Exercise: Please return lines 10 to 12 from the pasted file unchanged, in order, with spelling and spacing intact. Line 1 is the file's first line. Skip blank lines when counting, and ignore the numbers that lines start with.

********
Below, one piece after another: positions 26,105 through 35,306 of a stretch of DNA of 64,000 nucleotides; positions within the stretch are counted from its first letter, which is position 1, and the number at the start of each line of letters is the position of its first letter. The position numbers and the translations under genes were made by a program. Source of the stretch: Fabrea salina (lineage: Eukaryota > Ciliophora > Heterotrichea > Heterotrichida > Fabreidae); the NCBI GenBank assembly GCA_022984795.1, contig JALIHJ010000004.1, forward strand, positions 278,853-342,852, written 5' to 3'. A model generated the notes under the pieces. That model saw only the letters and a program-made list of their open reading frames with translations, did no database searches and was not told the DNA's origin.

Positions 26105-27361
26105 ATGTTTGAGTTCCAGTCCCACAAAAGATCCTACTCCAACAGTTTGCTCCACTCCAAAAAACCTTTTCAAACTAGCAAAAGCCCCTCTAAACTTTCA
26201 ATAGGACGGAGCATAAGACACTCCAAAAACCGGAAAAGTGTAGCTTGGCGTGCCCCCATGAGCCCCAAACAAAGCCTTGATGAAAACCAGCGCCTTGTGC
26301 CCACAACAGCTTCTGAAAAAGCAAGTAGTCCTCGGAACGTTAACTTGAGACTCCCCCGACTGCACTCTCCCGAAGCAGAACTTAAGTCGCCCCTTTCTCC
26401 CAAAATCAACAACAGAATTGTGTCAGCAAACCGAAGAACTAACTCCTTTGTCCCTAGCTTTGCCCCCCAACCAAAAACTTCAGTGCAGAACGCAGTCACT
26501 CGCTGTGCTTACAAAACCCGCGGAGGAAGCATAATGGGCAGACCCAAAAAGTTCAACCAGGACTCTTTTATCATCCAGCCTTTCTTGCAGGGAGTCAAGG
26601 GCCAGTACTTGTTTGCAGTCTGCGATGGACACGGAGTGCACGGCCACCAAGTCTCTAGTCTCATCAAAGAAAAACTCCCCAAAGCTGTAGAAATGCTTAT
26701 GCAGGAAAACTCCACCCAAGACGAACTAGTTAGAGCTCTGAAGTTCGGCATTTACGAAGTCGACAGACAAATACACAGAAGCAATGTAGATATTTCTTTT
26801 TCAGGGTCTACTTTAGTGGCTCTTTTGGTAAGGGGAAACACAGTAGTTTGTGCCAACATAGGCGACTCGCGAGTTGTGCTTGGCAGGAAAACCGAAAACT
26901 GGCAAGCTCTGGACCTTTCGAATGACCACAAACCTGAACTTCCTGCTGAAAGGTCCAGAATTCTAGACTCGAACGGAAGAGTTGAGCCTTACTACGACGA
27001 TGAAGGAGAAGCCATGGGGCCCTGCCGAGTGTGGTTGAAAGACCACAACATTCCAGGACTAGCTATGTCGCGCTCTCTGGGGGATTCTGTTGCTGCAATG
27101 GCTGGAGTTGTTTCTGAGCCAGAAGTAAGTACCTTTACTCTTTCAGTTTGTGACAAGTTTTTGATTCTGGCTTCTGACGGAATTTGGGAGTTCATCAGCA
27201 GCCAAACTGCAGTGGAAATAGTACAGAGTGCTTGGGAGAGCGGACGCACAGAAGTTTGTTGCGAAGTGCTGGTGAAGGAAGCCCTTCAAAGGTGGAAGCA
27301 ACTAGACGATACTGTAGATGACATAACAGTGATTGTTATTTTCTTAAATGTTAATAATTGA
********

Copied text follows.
26801 TCAGGGTCTACTTTAGTGGCTCTTTTGGTAAGGGGAAACACAGTAGTTTGTGCCAACATAGGCGACTCGCGAGTTGTGCTTGGCAGGAAAACCGAAAACT
26901 GGCAAGCTCTGGACCTTTCGAATGACCACAAACCTGAACTTCCTGCTGAAAGGTCCAGAATTCTAGACTCGAACGGAAGAGTTGAGCCTTACTACGACGA
27001 TGAAGGAGAAGCCATGGGGCCCTGCCGAGTGTGGTTGAAAGACCACAACATTCCAGGACTAGCTATGTCGCGCTCTCTGGGGGATTCTGTTGCTGCAATG